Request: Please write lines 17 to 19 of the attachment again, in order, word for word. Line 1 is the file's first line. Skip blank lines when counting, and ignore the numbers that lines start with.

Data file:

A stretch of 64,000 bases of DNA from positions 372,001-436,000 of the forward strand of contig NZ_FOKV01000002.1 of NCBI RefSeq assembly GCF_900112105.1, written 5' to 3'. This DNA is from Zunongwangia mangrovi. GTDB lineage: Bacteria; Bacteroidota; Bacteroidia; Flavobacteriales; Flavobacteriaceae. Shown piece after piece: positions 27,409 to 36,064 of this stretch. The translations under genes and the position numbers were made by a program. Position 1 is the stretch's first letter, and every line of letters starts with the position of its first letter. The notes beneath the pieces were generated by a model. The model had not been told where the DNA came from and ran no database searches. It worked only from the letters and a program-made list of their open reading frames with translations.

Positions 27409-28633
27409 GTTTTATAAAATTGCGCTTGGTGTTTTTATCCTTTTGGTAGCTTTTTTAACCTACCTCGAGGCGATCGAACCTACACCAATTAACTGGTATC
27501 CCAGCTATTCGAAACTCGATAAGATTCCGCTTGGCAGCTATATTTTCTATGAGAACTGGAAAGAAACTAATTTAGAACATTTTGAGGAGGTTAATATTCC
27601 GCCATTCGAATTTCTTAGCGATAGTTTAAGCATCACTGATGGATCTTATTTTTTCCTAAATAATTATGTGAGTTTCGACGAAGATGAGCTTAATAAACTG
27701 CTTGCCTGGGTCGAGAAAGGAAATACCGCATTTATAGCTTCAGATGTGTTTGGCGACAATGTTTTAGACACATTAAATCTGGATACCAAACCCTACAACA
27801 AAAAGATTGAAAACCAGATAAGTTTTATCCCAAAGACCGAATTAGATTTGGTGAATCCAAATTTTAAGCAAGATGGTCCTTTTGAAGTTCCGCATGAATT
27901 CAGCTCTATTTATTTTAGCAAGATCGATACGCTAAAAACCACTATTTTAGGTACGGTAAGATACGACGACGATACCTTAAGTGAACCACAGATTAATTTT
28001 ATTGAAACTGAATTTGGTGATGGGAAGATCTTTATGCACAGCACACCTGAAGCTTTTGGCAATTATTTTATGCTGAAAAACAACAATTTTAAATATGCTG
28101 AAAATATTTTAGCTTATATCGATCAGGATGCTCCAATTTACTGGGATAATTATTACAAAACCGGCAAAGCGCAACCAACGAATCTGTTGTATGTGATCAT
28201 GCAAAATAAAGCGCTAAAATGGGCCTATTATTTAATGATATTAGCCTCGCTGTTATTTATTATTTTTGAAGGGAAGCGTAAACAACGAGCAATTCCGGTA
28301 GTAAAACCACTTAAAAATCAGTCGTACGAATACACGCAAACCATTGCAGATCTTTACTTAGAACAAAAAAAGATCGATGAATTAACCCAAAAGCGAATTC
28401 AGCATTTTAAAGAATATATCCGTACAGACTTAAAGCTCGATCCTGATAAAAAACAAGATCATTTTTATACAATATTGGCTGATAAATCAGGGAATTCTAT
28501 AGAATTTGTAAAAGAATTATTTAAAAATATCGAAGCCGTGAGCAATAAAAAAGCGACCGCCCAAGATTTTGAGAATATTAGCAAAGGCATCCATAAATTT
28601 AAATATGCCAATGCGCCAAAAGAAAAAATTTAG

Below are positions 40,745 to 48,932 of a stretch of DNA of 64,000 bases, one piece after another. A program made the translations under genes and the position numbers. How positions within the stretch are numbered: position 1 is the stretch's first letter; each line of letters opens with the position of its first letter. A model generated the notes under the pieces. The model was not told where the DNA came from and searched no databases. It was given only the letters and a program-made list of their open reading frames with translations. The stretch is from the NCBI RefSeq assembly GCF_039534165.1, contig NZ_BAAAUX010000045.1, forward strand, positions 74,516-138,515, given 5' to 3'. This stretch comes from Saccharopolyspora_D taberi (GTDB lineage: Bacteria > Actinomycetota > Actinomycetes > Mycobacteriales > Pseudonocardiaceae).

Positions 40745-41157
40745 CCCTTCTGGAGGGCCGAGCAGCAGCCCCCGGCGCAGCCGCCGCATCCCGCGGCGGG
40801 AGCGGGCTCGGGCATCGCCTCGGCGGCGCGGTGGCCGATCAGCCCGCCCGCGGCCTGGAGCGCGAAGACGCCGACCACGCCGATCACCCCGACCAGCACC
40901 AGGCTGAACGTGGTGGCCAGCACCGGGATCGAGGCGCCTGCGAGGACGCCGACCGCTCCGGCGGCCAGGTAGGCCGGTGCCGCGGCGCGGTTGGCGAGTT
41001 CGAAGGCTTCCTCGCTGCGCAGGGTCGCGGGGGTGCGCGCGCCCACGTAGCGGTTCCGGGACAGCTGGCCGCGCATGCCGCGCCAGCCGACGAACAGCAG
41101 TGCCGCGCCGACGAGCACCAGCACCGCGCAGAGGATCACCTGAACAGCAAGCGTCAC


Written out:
Positions 40745-41157
40745 CCCTTCTGGAGGGCCGAGCAGCAGCCCCCGGCGCAGCCGCCGCATCCCGCGGCGGG
40801 AGCGGGCTCGGGCATCGCCTCGGCGGCGCGGTGGCCGATCAGCCCGCCCGCGGCCTGGAGCGCGAAGACGCCGACCACGCCGATCACCCCGACCAGCACC